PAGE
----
56 pts had a median of 3 (range 1-8) post-ASCT plasma samples available for analysis. Within this cohort, 25 pts relapsed and 2 pts died in remission. 21 pts (38%) had detectable ctDNA in a median of 2 post-ASCT samples (range 1-5); among them, 18 (86%) relapsed with a median lead time from first ctDNA detection to relapse of 52 days (range 0-518). Among the 3 ctDNA-pos pts who did not relapse, 2 had detectable ctDNA at a single time point and subsequently became ctDNA-neg, and 1 developed acute myeloid leukemia and underwent allogeneic transplantation. Among 20 pts who relapsed and had ≥1 plasma sample available within 100 days of relapse, 18 (90%) had detectable ctDNA. PBMC testing had inferior performance characteristics (Table).

Conclusions: Identification of ctDNA using IgNGS within an ASC sample is a powerful predictor of post-ASCT relapse and provides (at least in this cohort) a better way to predict relapse than pre-ASCT PET. Detection of ctDNA in pre-ASCT plasma also appears to be predictive of relapse. In ctDNA-pos pts, given the dismal PFS, strong consideration could be given to alternative treatment strategies, e.g. CAR-T cell therapy. Furthermore, detection of ctDNA in post-ASCT plasma samples is closely associated with impending relapse, which provides an attractive platform for pre-emptive therapeutic intervention.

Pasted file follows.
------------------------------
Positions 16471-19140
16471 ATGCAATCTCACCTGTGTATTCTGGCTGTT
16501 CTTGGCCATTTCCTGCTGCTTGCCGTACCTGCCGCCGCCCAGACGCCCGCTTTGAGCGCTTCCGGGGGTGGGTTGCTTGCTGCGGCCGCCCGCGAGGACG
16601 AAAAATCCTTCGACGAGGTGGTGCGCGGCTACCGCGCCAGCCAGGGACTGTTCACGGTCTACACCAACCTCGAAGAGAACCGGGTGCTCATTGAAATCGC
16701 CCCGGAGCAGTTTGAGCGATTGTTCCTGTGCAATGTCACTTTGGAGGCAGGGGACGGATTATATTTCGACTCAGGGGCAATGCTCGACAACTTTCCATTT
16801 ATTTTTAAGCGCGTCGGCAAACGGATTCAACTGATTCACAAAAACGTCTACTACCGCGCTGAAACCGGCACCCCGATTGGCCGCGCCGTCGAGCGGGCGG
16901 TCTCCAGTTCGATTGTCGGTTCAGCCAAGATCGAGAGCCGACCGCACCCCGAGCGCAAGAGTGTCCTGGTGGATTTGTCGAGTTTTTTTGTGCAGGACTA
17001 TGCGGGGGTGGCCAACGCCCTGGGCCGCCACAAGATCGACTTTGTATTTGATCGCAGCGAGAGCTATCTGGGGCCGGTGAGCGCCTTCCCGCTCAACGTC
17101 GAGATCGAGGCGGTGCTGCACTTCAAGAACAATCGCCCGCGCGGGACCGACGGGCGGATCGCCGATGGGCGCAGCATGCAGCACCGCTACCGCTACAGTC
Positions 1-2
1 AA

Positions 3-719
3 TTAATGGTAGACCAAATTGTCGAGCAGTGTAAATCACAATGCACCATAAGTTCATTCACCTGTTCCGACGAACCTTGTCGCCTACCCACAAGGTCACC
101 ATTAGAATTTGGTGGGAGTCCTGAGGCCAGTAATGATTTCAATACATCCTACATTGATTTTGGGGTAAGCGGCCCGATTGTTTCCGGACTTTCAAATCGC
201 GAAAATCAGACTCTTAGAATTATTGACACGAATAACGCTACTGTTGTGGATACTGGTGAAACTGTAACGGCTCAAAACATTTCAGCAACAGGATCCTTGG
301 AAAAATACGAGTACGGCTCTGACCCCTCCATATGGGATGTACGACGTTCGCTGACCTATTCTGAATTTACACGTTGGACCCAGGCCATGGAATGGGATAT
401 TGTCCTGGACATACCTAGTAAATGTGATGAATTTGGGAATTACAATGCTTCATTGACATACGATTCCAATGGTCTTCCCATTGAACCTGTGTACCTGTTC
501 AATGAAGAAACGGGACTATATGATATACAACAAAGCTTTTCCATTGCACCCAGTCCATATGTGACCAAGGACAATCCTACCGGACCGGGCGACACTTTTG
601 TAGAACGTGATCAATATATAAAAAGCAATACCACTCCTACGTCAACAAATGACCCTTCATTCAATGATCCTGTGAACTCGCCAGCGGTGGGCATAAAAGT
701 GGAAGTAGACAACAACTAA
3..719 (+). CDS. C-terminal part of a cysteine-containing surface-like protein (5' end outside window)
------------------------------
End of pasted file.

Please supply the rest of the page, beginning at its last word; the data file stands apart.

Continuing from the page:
Disclosures